School Tales - The series: the real horror for teenagers is bullying and social media

School Tales - The series: the real horror for teenagers is bullying and social media

School Tales - The series

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Teen horror, the main genre of the American film summer, and Thai horror marry happily in School Tales: The Series, an anthology of fear from today on Netflix. Eight episodes, directed by a handful of local filmmakers specializing in the genre, focusing on the themes of social media and bullying in the school environment, and inspired by urban legends and folklore, are ideal for a thrilling weekend to pass in front of the screen while the night is crossed by violent summer storms.

In the first story, 7am, a student is forced by his classmates to go to school at dawn to photograph the blackboard in their classroom, on which, every morning, a vengeful spirit writes the name of a subject: who he will forget the text, he will be kidnapped by the ghost and forgotten by the rest of the class. In Vengeful Spell, a student jealous of another finds a malignant box capable of causing hallucinations and a horrible death to the victims whose name is written under her foot. In Beautiful, an ugly girl becomes beautiful in one night by magic, throwing the beauty of the school into despair. In The book of Corpses, a librarian reveals to a student victim of cruel companions the existence of a diary where the stories written there come true. In Headless Teacher, a couple of students help their teacher's revived corpse find their decapitated head. In Lunch, a high school student obsessed with social media popularity reveals live video that the canteen cook makes a delicious soup with horrifying ingredients. In Curse, three repeaters force a nerd to risk his life to have a wish granted by a ghost nurse. In A Walk in School, a young streamer with a skeleton in the closet ventures to school at night to prove that all the previous stories are nonsense.

School Tales: The series harks back to J-horror, ai manga (the anthology itself is taken from comics) of horror schools - and at the Japanese cinema of the early millennium based on the stories of spirits of revenge. But it is also yet another example, in television version, of the thriving and exciting Thai horror cinema which in recent years has produced dozens and dozens of films of some success also in the West (the example of Shutter, the ghost movie on the ghost perched on the shoulders of its victims). Or like Inhuman Kiss, a youthful love story centered on the legend of the krasue, a female ghost whose head - complete with trachea and internal organs in tow - detaches from the body at night to wander in search of victims.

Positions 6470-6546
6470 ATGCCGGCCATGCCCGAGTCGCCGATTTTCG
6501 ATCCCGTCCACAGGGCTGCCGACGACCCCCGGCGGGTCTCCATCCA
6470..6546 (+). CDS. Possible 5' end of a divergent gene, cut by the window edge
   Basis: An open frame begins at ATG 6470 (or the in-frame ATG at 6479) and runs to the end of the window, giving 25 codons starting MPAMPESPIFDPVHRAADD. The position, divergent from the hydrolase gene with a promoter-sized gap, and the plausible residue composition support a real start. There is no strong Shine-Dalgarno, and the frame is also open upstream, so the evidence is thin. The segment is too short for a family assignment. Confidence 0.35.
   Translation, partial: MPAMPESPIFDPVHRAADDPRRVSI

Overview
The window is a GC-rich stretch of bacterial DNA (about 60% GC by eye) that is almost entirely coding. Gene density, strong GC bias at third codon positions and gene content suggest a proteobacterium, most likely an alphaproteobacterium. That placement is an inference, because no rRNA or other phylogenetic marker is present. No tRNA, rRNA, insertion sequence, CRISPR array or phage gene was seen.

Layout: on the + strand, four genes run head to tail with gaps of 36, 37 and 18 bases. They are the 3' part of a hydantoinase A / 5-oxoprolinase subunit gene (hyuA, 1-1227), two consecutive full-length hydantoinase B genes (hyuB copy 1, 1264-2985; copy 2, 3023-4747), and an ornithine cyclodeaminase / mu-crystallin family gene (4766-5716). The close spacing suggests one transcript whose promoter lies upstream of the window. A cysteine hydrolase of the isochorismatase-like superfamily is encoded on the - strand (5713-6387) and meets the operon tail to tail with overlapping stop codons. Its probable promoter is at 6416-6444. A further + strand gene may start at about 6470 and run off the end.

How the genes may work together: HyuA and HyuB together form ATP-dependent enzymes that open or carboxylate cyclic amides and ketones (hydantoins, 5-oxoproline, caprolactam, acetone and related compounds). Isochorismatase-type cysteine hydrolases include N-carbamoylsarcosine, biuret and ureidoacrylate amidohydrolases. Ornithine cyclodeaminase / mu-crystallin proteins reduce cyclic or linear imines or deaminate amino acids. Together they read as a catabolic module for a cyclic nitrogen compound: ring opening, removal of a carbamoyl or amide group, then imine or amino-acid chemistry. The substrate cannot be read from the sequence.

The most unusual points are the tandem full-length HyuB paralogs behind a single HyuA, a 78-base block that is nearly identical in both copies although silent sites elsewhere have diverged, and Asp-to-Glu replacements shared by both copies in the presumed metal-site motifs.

JUKRIN KONGDON / NETFLIX And ​​just one of these desperate creatures appears in one of the stories, one of the many characters inspired by the joint folklore of Thailand, Malaysia, Vietnam, Philippines and Indonesia, or the countries of Southeast Asia that delight horror fans with tasty films full of magic and desire for revenge. All the stories, except Headless Teacher, which we will discuss separately, keep the same register and the same thread (the victim - dead or alive - who rebels against his tormentors, or the student obsessed with social networks and the popularity that come punished for their own megalomania). The directors, all veterans of horror cinema, have changed, such as Mike Phontharis Chotkijsadarsopon (Pee Nak), James Thanadon Nuansut (The Unborn Child), Songsak Mongkolthong (The Unborn) and Tum Puttipong Saisrikew of Art of Devil 2. The style remains fairly homogeneous; half of the narrative is dedicated to action and fear and the other half to social criticism, just like in recent Korean teen horror films like We're Not Alive and Home Sweet Home.

There is none of these stories that make you die of fear, but neither is anyone that leaves you indifferent. Hallucinated, supergory, they materialize the monsters generated by the psyche as well as those that really inhabit the classrooms of the schools. Often morbid and perverse, they also know how to be melancholy. disheartened, victims abandoned to themselves who could have been saved if their pain had not drowned in absolute indifference. There are no free jumpscare in School Tales, every scary moment is measured out and for every scene that leaves fear to suggestion, there is another that lingers in well-splattered and vivid representations.

School Tales The Series. (L to R) Waratthip Kittisiripaisan as Ping, Pingpong Thongchai Thongkanthom as Teacher Waiwan, Punnavich Pattanasiri as Tim in episode “The Headless Teacher” of School Tales The Series. Cr. Jukrin Kongdon / Netflix © 2022 JUKRIN KONGDON / NETFLIX A separate speech must be made for Headless Teacher by Phontharis Chotkijsadarsopon, a hilarious, bizarre, and tender story that suggests a vehement passion of the director for the more light-hearted works of Sam Raimi and Peter Jackson , by Stuart Gordon and Don Coscarelli through Edgar Wright. A massive, masculine-looking teacher played by comedian Thongchai "Pingpong" Thongkanthom has the air of a sergeant but is actually an upright and friendly person with a protective attitude towards his students. Two of them are haunted by his beheaded corpse until they search for the missing part, resulting in a series of bizarre situations. Headless Teacher also finds time to parody other Thai popular genres, starting with the highly exported BL (“Boy Love”). It is the only story with a happy ending and the one that alone would be worth the vision of School Tales: The series. We are looking forward to a second season.

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